Jesus promised to protect the towns and villages where this image would be revered, as well as to protect the people who trusted in the mercy of the Lord. This provided particular hope and encouragement during the war, and the small images of the Merciful Jesus spread rapidly.

With the painting remaining in Lithuania and the cult of Divine Mercy becoming popular in Poland, the need to have a painting of the Merciful Jesus arose from other artists who created a number of copies of this painting. Unfortunately, not all artists had the required humility to paint a picture according to all of instructions given by Jesus. The painting done by E. Kazimirowski was inaccessible for a long time, it was repeatedly hidden, taken away and started a new life again only in the years of Lithuanian Independence. Having discovered his place in the Shrine of God’s Divine Mercy, this image does not cease to witness the graces of Mercy given to the world.

Journey of the Divine Mercy Image

Fr. Michael Sopocko brought back the Divine Mercy Image to his apartment. From 1934 autumn he hung the painting in the corridor of sisters of the Bernardine monastery, which was located near St. Michael’s Church, of which the clergyman himself was the rector. Jesus, appearing to Sr. Faustina, asked to move the painting to a place of honor in the church above the central altar. To do this, Fr. Sopocko had to ask for the permission of Bishop R. Jalbrzykowski and feared he might not get the permission. The bishop was still skeptical of Sister Faustina’s visions, and therefore opposed the priest’s proposal to address the Holy See and proclaim the feast of God’s Mercy on the first Sunday after Easter. Avoiding the decision to allow the image to be hung in public, he called for the formation of a commission. On April 4, during the Sunday after Easter, the painting found itself in St. Michael’s Church, next to the high altar.

Unfortunately, while living in Vilnius, sister Faustina did not live to see this in person. She was already suffering from illness in March 1936 and her elders had her relocate back to Poland, where he died a couple of years later, at just 33 years old. After Sr. Faustina died, her diary was read and the whole mystery of the revelation of God’s Mercy was revealed.

In August 1948 St. Michael’s Church in Vilnius was shut down by the Soviet occupants, the Bernardine monastery was abolished, and inventory was transported to Church of the Holy Spirit and housed in the corridor of a former Dominican monastery. The image of Divine Mercy remained in St. Michael’s Church, and only a few years later, two devout women from Vilnius – Bronė Miniotaitė and Janina Rodzevič – bought the painting from the church guardian and hid it in an attic wrapped in an empty ammunition tube so that the painting could survive to less dangerous times. They then handed over the painting to the parish priest of the Church of the Holy Spirit, Fr. Jan Elert, who was neither interested in preserving nor exhibiting the painting. He hid it in an archive at the back of the church. There was also a desire to take the image to Poland, but it was due to strict border controls of the Soviet Union that prevented it. The man who promised to smuggle the picture across the border changed his mind in the last moment. “It seemed to me that I was going to perform blasphemy,” he later admitted.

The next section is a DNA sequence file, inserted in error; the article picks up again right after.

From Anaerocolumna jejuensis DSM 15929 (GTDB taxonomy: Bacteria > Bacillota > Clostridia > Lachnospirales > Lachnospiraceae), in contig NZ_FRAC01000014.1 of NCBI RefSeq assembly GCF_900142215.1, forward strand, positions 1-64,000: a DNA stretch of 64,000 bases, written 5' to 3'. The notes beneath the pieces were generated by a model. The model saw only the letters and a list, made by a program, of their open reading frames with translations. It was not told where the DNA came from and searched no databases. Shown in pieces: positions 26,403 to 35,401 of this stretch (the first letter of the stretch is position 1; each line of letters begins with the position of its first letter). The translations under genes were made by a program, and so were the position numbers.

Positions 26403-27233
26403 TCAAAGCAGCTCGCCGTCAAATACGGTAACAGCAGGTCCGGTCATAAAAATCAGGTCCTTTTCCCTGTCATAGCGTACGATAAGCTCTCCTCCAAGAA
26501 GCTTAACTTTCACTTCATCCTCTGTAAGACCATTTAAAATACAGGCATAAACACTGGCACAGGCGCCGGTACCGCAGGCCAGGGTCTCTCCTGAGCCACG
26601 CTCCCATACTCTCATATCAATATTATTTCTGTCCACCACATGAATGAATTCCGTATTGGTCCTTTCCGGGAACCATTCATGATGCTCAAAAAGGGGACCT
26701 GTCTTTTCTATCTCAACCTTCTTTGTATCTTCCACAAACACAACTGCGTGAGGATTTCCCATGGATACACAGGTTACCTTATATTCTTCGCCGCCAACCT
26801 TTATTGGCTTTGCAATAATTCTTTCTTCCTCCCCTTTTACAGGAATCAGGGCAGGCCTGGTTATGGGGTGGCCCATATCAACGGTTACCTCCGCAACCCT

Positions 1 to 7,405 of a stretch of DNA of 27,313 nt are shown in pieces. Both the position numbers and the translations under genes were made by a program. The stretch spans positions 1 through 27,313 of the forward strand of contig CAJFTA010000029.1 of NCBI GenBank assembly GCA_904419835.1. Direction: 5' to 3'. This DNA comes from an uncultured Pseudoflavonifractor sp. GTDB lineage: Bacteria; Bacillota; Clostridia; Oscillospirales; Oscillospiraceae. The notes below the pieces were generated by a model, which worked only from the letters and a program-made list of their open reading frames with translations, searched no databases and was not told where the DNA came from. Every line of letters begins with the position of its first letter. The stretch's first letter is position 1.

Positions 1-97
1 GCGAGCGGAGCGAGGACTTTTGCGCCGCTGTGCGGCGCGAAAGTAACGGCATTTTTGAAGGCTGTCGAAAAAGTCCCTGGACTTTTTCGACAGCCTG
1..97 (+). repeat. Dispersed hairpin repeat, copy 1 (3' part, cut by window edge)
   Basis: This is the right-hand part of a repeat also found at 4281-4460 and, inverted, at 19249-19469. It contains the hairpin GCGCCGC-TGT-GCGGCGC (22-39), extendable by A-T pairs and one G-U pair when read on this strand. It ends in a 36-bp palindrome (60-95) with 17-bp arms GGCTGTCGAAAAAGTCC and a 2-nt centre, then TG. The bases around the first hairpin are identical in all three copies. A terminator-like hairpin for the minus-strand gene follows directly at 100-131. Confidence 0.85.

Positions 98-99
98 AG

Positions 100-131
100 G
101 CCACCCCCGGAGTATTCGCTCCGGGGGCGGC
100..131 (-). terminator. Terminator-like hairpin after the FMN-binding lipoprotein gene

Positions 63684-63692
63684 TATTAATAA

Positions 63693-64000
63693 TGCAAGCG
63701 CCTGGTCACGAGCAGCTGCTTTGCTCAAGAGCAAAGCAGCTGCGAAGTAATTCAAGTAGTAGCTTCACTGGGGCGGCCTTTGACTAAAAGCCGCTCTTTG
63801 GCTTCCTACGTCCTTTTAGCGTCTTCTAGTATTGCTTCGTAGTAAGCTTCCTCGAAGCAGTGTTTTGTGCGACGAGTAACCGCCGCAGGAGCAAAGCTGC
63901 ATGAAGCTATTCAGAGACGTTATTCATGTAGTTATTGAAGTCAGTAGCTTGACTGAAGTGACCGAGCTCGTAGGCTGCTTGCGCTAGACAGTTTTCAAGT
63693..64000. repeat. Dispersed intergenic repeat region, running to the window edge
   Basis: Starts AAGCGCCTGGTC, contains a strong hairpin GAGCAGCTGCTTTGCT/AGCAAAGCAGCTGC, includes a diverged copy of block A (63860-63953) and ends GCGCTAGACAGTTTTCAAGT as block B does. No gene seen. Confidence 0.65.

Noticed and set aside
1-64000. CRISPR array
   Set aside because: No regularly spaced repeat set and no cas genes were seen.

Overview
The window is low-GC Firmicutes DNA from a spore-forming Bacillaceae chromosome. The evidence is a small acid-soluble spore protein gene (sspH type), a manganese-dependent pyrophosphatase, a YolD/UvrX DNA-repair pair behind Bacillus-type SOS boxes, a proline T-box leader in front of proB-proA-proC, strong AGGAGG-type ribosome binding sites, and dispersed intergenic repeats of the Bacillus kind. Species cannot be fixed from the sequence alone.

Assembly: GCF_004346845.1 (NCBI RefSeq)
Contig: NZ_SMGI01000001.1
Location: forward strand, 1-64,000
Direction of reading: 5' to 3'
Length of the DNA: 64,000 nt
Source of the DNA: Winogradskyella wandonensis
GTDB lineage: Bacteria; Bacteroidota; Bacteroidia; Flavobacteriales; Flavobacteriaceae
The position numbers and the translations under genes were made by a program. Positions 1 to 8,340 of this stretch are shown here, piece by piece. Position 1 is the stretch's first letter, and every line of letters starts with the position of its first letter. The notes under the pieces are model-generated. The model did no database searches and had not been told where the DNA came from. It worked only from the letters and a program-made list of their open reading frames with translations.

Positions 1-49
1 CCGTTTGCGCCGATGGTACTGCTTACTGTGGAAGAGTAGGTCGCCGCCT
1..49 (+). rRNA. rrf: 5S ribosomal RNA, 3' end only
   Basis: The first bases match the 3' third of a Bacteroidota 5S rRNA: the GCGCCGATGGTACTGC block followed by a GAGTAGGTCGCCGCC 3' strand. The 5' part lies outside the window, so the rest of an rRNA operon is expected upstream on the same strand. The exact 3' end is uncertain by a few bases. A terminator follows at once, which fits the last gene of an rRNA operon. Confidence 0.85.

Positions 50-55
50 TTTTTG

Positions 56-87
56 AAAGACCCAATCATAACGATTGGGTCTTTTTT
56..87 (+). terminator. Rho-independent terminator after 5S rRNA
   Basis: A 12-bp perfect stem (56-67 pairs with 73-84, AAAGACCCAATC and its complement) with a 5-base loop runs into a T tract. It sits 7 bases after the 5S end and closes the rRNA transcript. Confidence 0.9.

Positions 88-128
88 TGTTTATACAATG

A couple of years after the priest was relocated from this parish, the people continued to visit the picture and prayed in front of it. In 1970 the Soviet government closed the church and removed all its inventory. The image of Divine Mercy remained miraculously untouched. Probably also protected by the fact that this painting was hung unusually high, close the ceiling. It found refuge in this church for 30 years. Concern for the fate of the painting did not abandon Father Sopocko until his death. He sent trust-filled requests many times to have the painting transported to Vilnius. Through the efforts of several priests, the vicar of the Gates of Dawn at the time, Tadeus Kondrusevic, and the Bishop of Grodno, Aleksander Kaskevic, in autumn 1986 the image of God’s Mercy was secretly transported back to Vilnius. Fr. Michael Sopocko had expressed a wish that the painting be hung in the Gates of Dawn, but at that time it was impossible to implement. He was again entrusted with the custody of The Church of the Holy Spirit, which was under repair at the time, so the new painting did not raise suspicions from the authorities. The image was hung on the side altar to the right of the church, in front of the pulpit, where the painting was attended to until 2005.

In the spring of 2003 professional restorer Edita Hankovska-Cervinska removed traces of previous preservations and repainting from the image, so now the painting is exactly as it was in 1934. Originally the image was painted by artist E. Kazimirowski under the supervision of Sister Faustina.

In 1993, a few months after the beatification of Sister Faustina, Pope John Paul II prayed in front of the image. He called this painting “the sacred image”. On September 28th, 2005, the image of Merciful Jesus was transferred to the restored Blessed Trinity Church, which has been bestowed with the title of the Shrine of The Divine Mercy.